For No Good Reason
For No Good Reason casts a brief and bright light on the career of Ralph Steadman, an English illustrator whose quirky, passionate and often politically motivated work has him walking the line between artist, cartoonist and social protestor. His best recognised work is the result of collaborations between Steadman and Hunter S. Thompson, most notably the crazed and depraved illustrations of Fear and Loathing in Las Vegas.
The documentary uses a visit to Steadman’s home by Johnny Depp (who played Thompson in the film version of Fear and Loathing) as the lens through which we meet the man behind the fragmented ink blotches. Over the course of the film, Steadman reveals the technical ways that he works as an artist – sometimes it only takes a quick flick of the wrist over a blank canvas to create something that surprises even himself (“If I knew what was going to happen before I started, what would be the point in doing it?”) – as well as his influences (from Da Vinci to Rembrant).
Through retelling the major pinnacles of his career, Steadman uncovers the stimuli, primarily the social injustices, that led him to dedicate his career trying to “change the world” through evocative and often aggressively honest artwork. While For No Good Reason is set primarily around Steadman’s relationship (both professional and personal) with the late Thompson, it also delves into other projects and highlights of his career. Decades-old footage of William S. Burroughs trying to shoot a painting, gun trembling between unsteady hands, is certainly one such gem.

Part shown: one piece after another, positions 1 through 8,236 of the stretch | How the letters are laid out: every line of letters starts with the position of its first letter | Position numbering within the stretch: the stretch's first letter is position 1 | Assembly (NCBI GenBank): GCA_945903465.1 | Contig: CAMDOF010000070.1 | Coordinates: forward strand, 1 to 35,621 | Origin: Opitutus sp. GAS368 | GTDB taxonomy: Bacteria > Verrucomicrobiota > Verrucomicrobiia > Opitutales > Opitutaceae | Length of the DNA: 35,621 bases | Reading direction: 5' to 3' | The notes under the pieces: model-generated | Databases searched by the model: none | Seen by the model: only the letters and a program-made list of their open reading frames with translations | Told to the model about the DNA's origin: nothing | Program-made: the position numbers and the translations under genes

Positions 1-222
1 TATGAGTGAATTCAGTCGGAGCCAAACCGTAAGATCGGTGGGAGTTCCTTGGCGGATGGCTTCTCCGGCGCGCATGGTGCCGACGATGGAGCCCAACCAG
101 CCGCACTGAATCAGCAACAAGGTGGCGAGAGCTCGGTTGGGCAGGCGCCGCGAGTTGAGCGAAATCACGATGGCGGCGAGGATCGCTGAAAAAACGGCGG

Director Charlie Paul’s approach is the engaging juxtaposition of intimate interview-style talking-head segments intertwined with corresponding archival film footage and stop-motion animated versions of Steadman’s artwork. Pulled along with a gorgeous and contemporary soundtrack, the documentary is teeming with the movement, colour and creation of the artwork it discusses – nothing like other films in its genre. Ultimately, For No Good Reason is not a simple documentary detailing the life of an artist, but a work of art in itself, another contribution to that innocent yet pivotal belief that the world still can be changed by art… that the world still needs to be changed by art.
For No Good Reason is released in selected cinemas on 30th May 2014.
Watch the trailer for For No Good Reason here: